Lower life expectancy in Scotland means people are being "short changed", with some receiving up to £50,000 less in state pension payments than senior citizens south of the border, Scotland's new Pensioner's Rights Secretary said.
While life expectancy in Scotland is increasing, it is still the lowest in the UK.
That means that 65-year-old men north of the border can expect to live 1.2 years less than the average for the UK as a whole, while for women the difference is 1.3 years.
Scottish Government research shows a 65-year-old man receiving a pension of £160 a week will be £10,000 worse off, with that rising to £11,000 for women.
But for men in Glasgow, where life expectancy is lowest, they could receive £50,000 less in pension payments than a man in Harrow, where life expectancy is highest.
Women in Glasgow could receive £46,000 less than those in Camden, where female life expectancy is highest in the UK.
Shona Robison, who was last month appointed Secretary for Pensioner's Rights in the Scottish Cabinet, said: "This research makes clear that Scots are already short changed when it comes to pensions.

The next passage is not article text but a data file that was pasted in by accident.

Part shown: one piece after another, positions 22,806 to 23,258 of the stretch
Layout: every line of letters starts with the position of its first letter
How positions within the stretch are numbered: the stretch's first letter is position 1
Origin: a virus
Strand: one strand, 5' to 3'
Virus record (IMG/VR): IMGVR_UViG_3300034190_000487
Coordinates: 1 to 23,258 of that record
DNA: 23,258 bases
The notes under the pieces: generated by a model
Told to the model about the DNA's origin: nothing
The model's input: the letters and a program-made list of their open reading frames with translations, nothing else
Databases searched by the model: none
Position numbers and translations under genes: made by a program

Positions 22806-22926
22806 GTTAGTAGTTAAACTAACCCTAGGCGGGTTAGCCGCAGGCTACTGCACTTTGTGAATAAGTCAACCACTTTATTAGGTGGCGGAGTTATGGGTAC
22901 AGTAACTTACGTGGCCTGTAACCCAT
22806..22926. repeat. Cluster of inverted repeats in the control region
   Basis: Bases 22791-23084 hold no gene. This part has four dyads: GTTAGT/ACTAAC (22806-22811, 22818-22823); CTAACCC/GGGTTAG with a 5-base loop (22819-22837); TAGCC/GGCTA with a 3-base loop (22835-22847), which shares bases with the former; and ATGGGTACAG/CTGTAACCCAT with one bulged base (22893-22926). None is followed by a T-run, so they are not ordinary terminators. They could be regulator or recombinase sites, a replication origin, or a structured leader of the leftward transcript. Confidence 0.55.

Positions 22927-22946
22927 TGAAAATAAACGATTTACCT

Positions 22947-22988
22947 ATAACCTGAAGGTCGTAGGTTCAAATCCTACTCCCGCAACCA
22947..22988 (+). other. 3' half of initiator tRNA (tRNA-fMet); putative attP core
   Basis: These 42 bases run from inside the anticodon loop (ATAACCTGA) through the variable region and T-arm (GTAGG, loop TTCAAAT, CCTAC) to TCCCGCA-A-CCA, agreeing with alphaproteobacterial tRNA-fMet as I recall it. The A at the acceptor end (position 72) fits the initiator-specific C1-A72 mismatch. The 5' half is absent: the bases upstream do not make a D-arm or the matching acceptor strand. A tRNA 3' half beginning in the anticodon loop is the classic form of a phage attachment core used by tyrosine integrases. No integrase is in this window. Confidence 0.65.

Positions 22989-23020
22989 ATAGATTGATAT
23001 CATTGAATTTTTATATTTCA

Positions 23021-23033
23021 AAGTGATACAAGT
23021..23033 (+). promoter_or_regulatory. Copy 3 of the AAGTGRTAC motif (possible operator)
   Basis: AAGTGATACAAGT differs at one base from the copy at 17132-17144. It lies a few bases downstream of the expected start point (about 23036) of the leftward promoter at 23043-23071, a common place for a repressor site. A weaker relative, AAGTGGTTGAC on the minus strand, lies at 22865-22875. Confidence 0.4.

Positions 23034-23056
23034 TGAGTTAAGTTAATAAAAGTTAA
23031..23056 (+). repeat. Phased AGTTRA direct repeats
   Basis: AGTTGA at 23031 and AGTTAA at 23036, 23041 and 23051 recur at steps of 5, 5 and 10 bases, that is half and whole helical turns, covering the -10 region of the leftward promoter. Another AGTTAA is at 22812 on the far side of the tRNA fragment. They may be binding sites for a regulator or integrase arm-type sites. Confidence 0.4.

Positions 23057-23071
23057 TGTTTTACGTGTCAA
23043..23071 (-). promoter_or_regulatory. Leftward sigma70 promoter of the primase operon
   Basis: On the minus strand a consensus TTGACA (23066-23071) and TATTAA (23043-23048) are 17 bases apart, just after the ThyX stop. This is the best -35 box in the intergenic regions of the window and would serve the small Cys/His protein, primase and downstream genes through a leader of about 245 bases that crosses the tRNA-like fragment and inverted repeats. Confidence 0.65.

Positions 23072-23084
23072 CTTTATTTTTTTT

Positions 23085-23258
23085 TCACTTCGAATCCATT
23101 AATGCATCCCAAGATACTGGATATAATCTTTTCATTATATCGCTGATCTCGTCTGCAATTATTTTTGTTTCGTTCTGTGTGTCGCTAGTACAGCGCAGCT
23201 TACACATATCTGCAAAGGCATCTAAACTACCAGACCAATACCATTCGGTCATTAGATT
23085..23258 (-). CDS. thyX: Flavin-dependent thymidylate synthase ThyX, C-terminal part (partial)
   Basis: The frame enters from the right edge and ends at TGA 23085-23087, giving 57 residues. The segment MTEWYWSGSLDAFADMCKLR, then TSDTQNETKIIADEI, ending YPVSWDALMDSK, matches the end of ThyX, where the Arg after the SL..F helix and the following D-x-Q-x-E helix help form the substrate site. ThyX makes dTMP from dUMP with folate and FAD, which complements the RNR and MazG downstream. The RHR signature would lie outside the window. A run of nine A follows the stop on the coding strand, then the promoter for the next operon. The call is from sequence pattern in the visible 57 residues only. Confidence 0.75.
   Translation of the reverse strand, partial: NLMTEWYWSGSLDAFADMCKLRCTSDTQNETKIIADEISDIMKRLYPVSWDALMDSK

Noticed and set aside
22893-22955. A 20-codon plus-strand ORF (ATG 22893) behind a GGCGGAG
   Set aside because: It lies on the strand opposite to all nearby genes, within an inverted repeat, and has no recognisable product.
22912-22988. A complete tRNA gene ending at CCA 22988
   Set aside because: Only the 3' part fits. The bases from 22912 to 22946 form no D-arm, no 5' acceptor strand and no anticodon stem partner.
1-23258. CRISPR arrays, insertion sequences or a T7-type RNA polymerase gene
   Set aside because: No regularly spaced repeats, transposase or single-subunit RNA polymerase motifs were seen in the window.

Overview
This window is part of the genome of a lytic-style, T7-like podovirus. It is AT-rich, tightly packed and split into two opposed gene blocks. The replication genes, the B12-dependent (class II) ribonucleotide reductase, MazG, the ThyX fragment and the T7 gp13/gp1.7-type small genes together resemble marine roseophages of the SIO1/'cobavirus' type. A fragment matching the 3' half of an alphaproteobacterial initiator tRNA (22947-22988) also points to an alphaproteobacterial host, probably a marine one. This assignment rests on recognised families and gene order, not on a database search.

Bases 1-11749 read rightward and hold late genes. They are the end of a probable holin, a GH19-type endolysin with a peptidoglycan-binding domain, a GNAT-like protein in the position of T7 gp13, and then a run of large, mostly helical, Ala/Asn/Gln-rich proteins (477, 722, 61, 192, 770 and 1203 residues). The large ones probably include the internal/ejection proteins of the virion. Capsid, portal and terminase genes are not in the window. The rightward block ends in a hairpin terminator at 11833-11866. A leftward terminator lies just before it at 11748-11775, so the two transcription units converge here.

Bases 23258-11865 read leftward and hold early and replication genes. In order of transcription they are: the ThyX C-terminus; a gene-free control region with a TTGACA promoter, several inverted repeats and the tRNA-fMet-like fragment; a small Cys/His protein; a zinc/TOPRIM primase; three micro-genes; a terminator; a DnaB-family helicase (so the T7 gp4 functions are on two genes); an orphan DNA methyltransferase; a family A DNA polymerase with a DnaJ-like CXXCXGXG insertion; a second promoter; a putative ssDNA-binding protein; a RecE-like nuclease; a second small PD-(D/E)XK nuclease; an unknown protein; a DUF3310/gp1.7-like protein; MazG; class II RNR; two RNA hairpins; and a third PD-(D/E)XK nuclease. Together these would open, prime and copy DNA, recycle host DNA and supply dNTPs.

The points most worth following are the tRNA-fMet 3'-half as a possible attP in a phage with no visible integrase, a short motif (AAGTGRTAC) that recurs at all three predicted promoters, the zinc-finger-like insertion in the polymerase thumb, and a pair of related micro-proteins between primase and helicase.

"If we stay tied to the Westminster pension and welfare system, and the state pension age rises at the same pace in Scotland as in the rest of the UK, the risk is that this problem will be compounded."
The UK Government plans to increase the retirement age to 66 for men and women by 2020, and then increase it further to 67 from 2026.
But the SNP has pledged that in the first year of an independent Scotland it would set up a commission to consider the appropriate pace of change for the retirement age beyond 66.
Ms Robison argued: "The lower life expectancy in Scotland means it would be fairer for people in Scotland if the increase in the pension age was postponed.
"That is why it is right for Scotland to consider a state pension age relatively lower than the rest of the UK.
"I am concerned about Westminster's accelerated timetable for increasing the state pension age to 67 as it so unfairly disadvantages Scots.
"People living in disadvantaged areas miss out even more - with men in Glasgow seeing £50,000 less over their lifetime than someone of the same age living in Harrow.
"We want to make sure that the pension age suits Scottish circumstances - and, on average, people in Scotland have fewer years in retirement receiving the state pension because life expectancy is lower."